Few know Kinsale’s major place in global exploration, but Scilly in Kinsale is the location of the memorial which commemorates the Antarctic adventures of the McCarthy brothers, Tim and Mortimer. Timothy sailed with Irishman Shackleton on the Endurance and was one of six men, including Tom Crean, who made the famous 800-mile crossing of the Southern Ocean from Elephant Island in the Antarctic to South Georgia. The McCarthy brothers were reared in Kinsale near the estuary and both learned to sail at a very young age.

15. 9/11 GARDEN OF REMEMBRANCE (RINGFINNAN)
The Kinsale Garden of Remembrance is just a few minutes’ drive from the town centre. The brainchild of Kathleen Cáit Murphy, who was a nurse in New York City for over 30 years, the garden lies in the townland of Ringfinnan. It honours the 343 brave firefighters who lost their lives in 9/11 and there is a tree planted for each of the firemen who died, as well as one for chaplain Fr Michael Judge. www. facebook.com/ringfinnan

16. GOLF

Golfers are spoiled for choice in the area with the Old Head of Kinsale and Kinsale Golf Club courses both within easy access.The Old Head of Kinsale is home to a world-class golf course and luxury accommodation which is on many golfers’ bucket lists. On a stunning clifftop jutting out into the Atlantic, with the remains of De Courcy Castle at the impressive entrance, a round of golf at the Old Head Golf Links is a rare treat for most. www.oldhead.com.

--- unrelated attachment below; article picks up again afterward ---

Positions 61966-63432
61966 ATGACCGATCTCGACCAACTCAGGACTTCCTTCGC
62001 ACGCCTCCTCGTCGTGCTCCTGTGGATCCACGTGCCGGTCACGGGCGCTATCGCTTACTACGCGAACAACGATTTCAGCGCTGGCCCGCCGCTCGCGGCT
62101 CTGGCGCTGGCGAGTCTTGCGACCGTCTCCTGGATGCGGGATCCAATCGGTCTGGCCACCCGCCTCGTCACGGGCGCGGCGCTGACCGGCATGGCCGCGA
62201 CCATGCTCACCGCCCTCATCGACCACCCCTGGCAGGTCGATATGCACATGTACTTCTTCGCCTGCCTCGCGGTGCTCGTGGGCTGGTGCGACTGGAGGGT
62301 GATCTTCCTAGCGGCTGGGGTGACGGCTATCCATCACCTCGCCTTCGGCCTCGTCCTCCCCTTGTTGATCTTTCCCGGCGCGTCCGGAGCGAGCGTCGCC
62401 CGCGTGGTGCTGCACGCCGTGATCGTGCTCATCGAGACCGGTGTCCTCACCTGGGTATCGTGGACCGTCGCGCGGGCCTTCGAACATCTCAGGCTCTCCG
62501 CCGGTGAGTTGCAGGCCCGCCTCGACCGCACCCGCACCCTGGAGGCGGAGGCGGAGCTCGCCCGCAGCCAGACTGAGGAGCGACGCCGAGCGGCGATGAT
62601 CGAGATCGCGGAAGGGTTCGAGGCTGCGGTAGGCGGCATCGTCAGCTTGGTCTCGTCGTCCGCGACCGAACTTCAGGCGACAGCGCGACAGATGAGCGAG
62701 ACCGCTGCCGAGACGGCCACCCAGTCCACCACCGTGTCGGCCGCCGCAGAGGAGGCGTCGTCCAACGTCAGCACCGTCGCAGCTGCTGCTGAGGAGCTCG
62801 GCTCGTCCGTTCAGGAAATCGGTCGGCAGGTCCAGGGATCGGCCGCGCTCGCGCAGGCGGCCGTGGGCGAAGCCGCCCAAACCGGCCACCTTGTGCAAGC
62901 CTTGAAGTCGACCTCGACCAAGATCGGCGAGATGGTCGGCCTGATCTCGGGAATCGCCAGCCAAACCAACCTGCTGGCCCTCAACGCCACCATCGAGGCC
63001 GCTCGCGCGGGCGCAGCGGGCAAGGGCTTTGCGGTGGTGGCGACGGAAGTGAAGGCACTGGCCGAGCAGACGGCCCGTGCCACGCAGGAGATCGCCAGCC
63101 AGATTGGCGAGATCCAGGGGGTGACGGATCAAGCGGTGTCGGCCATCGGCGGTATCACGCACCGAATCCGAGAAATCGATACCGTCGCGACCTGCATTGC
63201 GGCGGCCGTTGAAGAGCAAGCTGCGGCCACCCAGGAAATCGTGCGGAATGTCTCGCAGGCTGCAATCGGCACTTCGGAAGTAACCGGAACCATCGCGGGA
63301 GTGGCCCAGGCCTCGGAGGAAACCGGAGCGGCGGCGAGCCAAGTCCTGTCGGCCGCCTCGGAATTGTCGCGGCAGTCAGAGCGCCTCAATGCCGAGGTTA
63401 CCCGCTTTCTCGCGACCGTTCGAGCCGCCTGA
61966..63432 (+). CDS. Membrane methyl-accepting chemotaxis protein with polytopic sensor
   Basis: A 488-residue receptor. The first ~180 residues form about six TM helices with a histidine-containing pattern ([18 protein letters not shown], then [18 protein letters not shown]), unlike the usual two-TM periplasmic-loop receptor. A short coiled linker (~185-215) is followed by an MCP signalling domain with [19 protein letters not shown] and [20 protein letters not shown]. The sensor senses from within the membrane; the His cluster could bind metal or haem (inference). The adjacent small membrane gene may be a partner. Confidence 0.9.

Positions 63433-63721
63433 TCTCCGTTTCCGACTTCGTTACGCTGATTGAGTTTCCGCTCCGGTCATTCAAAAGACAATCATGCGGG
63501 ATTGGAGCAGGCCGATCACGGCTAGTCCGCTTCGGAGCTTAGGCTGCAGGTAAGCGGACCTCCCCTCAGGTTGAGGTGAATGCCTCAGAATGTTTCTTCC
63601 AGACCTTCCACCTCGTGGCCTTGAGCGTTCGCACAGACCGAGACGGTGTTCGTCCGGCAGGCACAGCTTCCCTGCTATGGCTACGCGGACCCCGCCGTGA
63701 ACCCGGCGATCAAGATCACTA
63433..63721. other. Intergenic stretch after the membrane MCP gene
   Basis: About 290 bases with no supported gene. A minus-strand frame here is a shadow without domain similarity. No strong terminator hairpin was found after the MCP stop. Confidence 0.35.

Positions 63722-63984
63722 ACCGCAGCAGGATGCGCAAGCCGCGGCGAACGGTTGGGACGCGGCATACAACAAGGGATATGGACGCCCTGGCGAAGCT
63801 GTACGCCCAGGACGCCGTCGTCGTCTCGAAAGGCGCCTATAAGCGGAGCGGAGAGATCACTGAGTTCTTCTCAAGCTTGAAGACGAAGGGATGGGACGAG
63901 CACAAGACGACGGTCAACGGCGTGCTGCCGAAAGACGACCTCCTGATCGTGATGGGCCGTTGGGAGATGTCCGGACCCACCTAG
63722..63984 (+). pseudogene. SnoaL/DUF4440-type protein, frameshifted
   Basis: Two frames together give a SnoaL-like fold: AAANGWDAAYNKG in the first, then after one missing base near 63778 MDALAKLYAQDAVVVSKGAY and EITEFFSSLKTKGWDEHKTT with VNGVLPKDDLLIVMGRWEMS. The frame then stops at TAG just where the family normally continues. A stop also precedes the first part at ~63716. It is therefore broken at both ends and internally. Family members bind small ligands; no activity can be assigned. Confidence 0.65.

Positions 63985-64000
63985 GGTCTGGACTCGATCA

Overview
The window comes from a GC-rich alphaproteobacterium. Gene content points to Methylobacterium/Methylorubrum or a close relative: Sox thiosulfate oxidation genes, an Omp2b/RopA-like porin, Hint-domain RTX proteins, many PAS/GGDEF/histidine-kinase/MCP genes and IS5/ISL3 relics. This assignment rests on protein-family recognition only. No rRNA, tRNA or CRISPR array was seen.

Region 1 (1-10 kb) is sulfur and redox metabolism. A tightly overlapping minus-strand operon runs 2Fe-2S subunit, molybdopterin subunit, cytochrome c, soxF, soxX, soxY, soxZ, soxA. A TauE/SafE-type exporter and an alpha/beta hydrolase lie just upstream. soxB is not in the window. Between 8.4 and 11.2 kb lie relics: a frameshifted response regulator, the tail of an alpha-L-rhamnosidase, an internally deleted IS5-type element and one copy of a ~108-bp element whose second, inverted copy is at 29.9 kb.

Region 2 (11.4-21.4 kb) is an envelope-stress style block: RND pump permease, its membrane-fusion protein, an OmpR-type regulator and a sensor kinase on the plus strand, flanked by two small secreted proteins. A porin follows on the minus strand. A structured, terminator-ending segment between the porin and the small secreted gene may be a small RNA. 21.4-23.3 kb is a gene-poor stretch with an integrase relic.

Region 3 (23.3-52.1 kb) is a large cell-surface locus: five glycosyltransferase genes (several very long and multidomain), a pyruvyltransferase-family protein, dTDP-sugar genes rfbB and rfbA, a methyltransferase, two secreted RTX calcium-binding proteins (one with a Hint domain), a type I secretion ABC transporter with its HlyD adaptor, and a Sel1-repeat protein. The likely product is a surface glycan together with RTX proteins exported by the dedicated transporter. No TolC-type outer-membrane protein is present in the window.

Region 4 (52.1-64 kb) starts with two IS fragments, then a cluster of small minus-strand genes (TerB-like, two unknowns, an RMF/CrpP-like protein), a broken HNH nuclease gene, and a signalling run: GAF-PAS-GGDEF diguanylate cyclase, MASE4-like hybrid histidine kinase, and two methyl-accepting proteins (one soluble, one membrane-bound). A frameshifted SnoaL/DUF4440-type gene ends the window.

Of course, if your style of play is a little more casual and relaxed, you might prefer to visit the Garrettstown Old Head Pitch & Putt course, for an enjoyable afternoon near the beach on another very scenic site. For more information: 021-4778017.

Kinsale Golf Club can trace its origins back to 1880. It is 5km outside the town in a rural setting with stunning views of the countryside. It measures 6,935 yards and consists of two nine-hole loops, finishing at the clubhouse. It has hosted major tournaments including the All Ireland Finals of the Cups & Shields in its centenary year, 2012. The club has a full range of practice facilities including a six-bay driving range, putting and chipping greens, a pro shop and catering facilities. Attractive Green Fee rates are available. Situated at Farrangalway. www.kinsalegolf.ie

There is also the option of ‘Footgolf’ at Ringenane, if you fancy something a little bit different. It’s probably more a test of your footballing skills than your club action, but well worth checking out! See footgolfcork.com for more details.

17. FISHING
An angler’s delight, the nearby Bandon River has long been a popular destination with beginners and stalwarts alike. It is primarily a salmon and sea trout river, but you can also find brown trout here, from May onwards. Fly fishing enthusiasts will be thrilled by the location. For more details or booking enquiries, see www.bandonriver.com West Cork in general offers some of the world’s best deep sea fishing locations and Kinsale is no exception. Getting on a charter is a great way to enjoy this pastime with like-minded anglers or a group of friends. A charter can usually tailor a trip to suit your needs, whether you prefer to fish at sunrise or sunset, charter a full day out, or a short evening trip. Ask locally for details.

18. OLD HEAD SIGNAL TOWER & LUSITANIA GARDEN